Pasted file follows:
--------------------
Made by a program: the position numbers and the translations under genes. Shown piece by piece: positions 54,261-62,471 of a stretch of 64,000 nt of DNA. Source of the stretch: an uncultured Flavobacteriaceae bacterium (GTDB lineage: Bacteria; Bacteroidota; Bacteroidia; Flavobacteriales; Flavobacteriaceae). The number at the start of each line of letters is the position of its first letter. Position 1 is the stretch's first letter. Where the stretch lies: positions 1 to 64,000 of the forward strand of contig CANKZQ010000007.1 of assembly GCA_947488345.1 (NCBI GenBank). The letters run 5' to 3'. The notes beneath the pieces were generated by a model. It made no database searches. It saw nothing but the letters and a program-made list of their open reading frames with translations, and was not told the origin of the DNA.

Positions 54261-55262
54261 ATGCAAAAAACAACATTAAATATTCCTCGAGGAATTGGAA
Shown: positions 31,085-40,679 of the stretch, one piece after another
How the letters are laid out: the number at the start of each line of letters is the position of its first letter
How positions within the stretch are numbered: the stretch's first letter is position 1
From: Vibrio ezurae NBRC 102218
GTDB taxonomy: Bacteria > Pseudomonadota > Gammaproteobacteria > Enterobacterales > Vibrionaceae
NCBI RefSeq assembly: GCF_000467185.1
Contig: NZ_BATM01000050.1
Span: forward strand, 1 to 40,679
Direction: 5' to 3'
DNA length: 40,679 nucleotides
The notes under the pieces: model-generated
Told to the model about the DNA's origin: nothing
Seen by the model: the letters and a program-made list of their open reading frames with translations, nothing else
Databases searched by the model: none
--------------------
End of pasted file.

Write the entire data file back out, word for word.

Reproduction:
Made by a program: the position numbers and the translations under genes. Shown piece by piece: positions 54,261-62,471 of a stretch of 64,000 nt of DNA. Source of the stretch: an uncultured Flavobacteriaceae bacterium (GTDB lineage: Bacteria; Bacteroidota; Bacteroidia; Flavobacteriales; Flavobacteriaceae). The number at the start of each line of letters is the position of its first letter. Position 1 is the stretch's first letter. Where the stretch lies: positions 1 to 64,000 of the forward strand of contig CANKZQ010000007.1 of assembly GCA_947488345.1 (NCBI GenBank). The letters run 5' to 3'. The notes beneath the pieces were generated by a model. It made no database searches. It saw nothing but the letters and a program-made list of their open reading frames with translations, and was not told the origin of the DNA.

Positions 54261-55262
54261 ATGCAAAAAACAACATTAAATATTCCTCGAGGAATTGGAA
Shown: positions 31,085-40,679 of the stretch, one piece after another
How the letters are laid out: the number at the start of each line of letters is the position of its first letter
How positions within the stretch are numbered: the stretch's first letter is position 1
From: Vibrio ezurae NBRC 102218
GTDB taxonomy: Bacteria > Pseudomonadota > Gammaproteobacteria > Enterobacterales > Vibrionaceae
NCBI RefSeq assembly: GCF_000467185.1
Contig: NZ_BATM01000050.1
Span: forward strand, 1 to 40,679
Direction: 5' to 3'
DNA length: 40,679 nucleotides
The notes under the pieces: model-generated
Told to the model about the DNA's origin: nothing
Seen by the model: the letters and a program-made list of their open reading frames with translations, nothing else
Databases searched by the model: none